• P.V.R. Snelgrove
  • T.H. Blackburn
  • P. Hutchings
  • D.M. Alongi
  • J.F. Grassle
  • H. Hummel
  • G. King
  • I. Koike
  • P.J.D. Lambshead
  • N.B. Ramsing
  • V. Solis-Weiss
Sedimentary habitats cover most of the ocean bottom and therefore constitute the largest. single ecosystem on earth in spatial coverage, Although only a small fraction of the micro-, meio- and macroscopic benthic organisms that reside in and on sediments have been described and few estimates of total species numbers and biogeographic pattern have been attempted, there is sufficient information on a few species to suggest that sedimentary organisms significantly impact major ecological processes. Benthic organisms contribute to regulation of carbon, nitrogen, and sulfur cycling, water column processes, pollutant distribution and fate, secondary production, and transport, and stability of sediments. Linkages between groups of organisms and the level of functional redundancy is poorly known, however, there is probably substantial redundancy within groups. There is little evidence that biodiversity per se is necessary for benthic systems to contribute to ecosystem services. but because linkages are so poorly known and predictive knowledge confined to a few species, it is not presently possible to predict exactly how species loss will impact these services and ecosystem health. Thus, a precautionary approach of "assume the worst" is advised, and every effort should be made to curtail the species and genetic diversity loss resulting from fishing, pollution, habitat destruction, introduction of non-native (exotic) species, and global warming. Concurrently, scientists must take advantage of exciting, rapidly evolving technology and a rejuvenated interest in biodiversity to provide more concrete and thorough information on benthos and ecosystem processes. [KEYWORDS: Species-diversity; sea; pollution; richness; mesocosm; samples]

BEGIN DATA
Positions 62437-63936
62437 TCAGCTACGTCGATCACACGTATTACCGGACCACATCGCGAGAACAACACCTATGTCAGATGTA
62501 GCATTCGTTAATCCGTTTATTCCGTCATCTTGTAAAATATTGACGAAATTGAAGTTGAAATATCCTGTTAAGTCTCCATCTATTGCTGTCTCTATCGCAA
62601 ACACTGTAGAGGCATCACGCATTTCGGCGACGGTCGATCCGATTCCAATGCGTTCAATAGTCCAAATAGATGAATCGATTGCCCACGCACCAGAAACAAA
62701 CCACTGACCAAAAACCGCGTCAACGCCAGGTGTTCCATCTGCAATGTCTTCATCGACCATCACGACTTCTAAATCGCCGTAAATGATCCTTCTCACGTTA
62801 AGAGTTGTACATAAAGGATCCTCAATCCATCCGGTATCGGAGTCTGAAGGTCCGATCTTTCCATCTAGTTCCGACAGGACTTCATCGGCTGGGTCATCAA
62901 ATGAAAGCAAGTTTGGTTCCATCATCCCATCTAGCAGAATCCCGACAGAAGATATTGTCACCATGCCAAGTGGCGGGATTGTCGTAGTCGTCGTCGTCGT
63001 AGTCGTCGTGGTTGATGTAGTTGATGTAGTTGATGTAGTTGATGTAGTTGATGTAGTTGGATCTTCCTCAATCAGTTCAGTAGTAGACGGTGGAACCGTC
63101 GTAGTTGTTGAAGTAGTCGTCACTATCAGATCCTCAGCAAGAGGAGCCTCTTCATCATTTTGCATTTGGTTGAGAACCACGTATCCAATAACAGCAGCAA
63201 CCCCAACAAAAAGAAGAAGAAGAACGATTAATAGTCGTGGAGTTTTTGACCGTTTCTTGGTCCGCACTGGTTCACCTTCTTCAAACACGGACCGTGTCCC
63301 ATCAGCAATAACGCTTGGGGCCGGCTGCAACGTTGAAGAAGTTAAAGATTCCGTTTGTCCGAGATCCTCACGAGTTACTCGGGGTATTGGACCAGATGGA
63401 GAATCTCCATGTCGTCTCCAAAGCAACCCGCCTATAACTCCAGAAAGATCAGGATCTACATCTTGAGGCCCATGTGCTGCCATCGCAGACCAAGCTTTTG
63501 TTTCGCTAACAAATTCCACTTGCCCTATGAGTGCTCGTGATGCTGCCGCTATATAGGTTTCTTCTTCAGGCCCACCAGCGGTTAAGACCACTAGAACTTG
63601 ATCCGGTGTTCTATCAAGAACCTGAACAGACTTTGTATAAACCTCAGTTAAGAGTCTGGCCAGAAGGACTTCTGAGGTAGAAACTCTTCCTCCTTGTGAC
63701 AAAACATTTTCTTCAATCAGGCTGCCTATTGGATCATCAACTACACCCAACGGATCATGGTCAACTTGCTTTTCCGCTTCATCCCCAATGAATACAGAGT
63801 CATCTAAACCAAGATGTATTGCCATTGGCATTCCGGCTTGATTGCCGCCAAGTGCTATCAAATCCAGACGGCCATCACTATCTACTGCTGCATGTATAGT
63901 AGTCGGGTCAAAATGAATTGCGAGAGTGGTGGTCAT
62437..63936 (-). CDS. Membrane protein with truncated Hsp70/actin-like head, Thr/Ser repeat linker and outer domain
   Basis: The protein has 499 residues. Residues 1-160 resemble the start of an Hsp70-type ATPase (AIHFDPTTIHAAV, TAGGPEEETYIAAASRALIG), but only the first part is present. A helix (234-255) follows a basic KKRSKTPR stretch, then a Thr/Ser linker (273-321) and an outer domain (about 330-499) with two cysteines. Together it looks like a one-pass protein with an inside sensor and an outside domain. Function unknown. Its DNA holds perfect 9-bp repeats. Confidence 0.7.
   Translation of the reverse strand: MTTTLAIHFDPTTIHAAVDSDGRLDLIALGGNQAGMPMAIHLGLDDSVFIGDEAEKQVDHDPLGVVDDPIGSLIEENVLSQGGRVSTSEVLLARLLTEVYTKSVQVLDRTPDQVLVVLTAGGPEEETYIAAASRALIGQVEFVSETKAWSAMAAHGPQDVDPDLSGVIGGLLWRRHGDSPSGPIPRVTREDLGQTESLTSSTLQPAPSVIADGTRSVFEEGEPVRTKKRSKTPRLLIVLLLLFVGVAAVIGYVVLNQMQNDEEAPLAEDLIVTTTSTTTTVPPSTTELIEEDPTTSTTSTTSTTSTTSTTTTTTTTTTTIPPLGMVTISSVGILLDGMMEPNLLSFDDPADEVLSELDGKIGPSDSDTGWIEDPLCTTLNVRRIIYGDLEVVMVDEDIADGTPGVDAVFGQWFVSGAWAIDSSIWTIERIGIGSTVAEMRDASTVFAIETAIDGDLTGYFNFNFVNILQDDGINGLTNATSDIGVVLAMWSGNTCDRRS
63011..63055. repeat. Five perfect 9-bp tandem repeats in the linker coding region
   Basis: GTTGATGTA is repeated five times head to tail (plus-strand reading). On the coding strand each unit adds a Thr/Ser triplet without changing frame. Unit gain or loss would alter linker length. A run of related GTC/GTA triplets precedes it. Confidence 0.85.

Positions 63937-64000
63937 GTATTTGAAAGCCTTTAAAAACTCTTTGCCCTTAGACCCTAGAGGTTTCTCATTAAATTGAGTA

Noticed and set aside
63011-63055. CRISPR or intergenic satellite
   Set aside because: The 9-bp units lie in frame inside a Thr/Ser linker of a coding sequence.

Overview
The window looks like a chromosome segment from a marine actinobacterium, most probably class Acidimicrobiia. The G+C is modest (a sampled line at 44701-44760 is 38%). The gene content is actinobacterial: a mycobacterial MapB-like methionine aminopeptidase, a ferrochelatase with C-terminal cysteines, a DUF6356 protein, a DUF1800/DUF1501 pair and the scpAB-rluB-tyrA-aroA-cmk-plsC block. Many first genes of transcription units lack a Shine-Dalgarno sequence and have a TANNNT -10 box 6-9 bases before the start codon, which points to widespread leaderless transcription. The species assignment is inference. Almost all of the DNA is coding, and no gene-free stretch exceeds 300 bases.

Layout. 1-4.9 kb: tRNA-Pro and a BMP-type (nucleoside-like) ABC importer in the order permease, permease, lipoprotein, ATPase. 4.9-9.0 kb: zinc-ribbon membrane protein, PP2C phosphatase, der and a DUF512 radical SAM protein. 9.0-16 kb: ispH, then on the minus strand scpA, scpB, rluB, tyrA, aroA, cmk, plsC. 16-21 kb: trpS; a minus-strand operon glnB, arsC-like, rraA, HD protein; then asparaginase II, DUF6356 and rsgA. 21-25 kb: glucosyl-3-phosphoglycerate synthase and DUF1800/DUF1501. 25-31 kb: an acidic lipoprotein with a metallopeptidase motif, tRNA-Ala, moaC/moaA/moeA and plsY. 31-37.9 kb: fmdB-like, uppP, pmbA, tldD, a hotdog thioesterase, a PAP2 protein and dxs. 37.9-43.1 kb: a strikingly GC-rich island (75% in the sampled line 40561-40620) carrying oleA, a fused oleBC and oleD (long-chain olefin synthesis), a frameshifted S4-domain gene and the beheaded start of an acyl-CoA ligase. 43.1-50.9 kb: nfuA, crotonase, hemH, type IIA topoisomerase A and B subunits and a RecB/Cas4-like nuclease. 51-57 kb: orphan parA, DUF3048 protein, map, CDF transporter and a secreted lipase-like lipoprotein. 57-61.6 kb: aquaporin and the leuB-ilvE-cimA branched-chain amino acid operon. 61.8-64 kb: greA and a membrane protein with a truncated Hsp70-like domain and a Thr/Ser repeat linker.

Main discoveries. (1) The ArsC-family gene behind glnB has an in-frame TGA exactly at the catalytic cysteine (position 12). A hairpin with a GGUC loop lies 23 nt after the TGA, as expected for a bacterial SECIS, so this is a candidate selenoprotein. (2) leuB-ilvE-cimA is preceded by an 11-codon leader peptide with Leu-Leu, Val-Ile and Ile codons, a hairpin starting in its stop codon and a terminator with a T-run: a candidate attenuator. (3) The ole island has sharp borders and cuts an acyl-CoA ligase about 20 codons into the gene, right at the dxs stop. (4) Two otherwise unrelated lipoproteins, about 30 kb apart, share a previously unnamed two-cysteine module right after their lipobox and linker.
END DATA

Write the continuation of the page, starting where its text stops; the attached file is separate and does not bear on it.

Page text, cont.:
Original languageEnglish
Journal publication date1997

ID: 376500